Overall, we are very pleased with what has been achieved so far and believe that we are making an impact which is already assisting Baltic-UK relationships to general benefit.
Our next aim is to expand the public and academic reach of the programme. To this end we have put in place a fundraising committee chaired by the former UK ambassador to Sweden, David Cairns. We would welcome offers of intellectual and financial interest and support. As we look ahead to January 2022, there will be an opportunity to support a one-day symposium around the 30th anniversary of the dissolution of the USSR.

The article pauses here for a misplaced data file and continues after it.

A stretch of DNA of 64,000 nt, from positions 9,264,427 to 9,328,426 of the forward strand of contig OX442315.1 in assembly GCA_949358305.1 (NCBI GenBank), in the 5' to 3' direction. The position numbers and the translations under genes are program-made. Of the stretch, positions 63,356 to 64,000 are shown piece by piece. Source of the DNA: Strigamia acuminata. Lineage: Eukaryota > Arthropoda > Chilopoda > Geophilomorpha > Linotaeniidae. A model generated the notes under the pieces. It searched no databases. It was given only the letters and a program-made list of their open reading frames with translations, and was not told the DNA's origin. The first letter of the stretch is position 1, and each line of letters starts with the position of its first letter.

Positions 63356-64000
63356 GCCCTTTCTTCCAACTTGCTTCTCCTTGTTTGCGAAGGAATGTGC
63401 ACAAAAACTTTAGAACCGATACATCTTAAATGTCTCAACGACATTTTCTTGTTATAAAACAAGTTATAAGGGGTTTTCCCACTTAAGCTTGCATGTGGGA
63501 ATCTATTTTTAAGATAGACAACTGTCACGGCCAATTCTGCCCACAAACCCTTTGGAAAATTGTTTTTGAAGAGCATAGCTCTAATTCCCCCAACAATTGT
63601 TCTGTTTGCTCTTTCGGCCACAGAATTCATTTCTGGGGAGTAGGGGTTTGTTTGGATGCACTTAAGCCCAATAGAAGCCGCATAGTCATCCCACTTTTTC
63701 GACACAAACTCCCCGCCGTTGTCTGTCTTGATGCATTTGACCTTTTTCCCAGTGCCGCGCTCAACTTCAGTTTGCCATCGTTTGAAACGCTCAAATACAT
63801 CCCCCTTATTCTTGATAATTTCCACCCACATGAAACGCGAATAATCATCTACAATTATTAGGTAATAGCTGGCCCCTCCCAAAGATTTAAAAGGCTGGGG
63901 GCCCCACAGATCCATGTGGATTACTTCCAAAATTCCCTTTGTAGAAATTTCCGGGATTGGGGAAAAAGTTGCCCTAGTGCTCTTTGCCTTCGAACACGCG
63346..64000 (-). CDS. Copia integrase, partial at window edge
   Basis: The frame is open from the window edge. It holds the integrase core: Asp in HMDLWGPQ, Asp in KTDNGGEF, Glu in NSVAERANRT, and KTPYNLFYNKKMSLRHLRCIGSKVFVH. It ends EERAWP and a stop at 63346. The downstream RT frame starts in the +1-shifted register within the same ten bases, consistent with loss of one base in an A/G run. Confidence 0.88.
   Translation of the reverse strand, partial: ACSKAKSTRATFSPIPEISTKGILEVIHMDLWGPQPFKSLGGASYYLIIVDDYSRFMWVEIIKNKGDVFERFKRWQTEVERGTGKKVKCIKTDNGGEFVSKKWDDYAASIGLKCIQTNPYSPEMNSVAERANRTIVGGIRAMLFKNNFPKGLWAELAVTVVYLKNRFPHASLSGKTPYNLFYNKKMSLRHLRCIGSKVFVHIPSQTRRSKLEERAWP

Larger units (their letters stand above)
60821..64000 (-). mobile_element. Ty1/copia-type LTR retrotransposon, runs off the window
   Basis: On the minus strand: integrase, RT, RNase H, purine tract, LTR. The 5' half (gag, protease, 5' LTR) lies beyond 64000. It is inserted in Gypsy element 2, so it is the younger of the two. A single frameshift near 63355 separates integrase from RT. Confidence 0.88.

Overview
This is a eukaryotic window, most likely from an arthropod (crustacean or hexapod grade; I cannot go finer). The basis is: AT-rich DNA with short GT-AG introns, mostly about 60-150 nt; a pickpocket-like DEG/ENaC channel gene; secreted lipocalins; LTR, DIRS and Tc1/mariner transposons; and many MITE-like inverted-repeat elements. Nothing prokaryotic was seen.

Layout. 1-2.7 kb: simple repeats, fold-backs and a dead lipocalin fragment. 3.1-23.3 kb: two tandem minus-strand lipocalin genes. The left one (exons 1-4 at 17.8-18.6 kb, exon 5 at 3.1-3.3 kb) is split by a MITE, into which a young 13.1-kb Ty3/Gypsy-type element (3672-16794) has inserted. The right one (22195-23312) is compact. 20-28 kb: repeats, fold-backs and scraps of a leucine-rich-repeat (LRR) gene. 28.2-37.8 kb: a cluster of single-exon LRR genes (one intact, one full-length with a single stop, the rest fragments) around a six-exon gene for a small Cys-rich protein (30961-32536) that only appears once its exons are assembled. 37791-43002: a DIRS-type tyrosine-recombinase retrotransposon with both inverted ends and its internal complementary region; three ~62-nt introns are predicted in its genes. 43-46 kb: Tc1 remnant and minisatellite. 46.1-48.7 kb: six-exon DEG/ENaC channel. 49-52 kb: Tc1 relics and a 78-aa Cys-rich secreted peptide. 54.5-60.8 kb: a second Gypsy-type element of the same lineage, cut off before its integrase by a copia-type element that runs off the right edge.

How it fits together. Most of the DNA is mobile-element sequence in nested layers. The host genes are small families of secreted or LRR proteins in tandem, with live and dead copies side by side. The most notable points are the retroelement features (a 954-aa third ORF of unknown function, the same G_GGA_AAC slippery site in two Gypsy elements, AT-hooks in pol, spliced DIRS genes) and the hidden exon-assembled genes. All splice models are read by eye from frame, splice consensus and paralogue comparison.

The Baltic geopolitics programme seeks to bring to bear a historical sensibility on pressing geopolitical problems of today. It also tries to do some creative thinking about the European Order, which needs reconceptualising after the departure of the UK from the EU. In short, the establishment of a permanent Baltic geopolitics programme at Cambridge is an opportunity the show that even after Brexit the United Kingdom remains very much a European power. And the UK–Poland relationship is an important component of that.
Members of the chamber of commerce are of course an important part of today’s UK-Poland relationship, and we hope you found this introduction to the Baltic geopolitics programme interesting. If you would like to know more, be invited to events, or to get involved, please contact the Centre for Geopolitics on firstname.lastname@example.org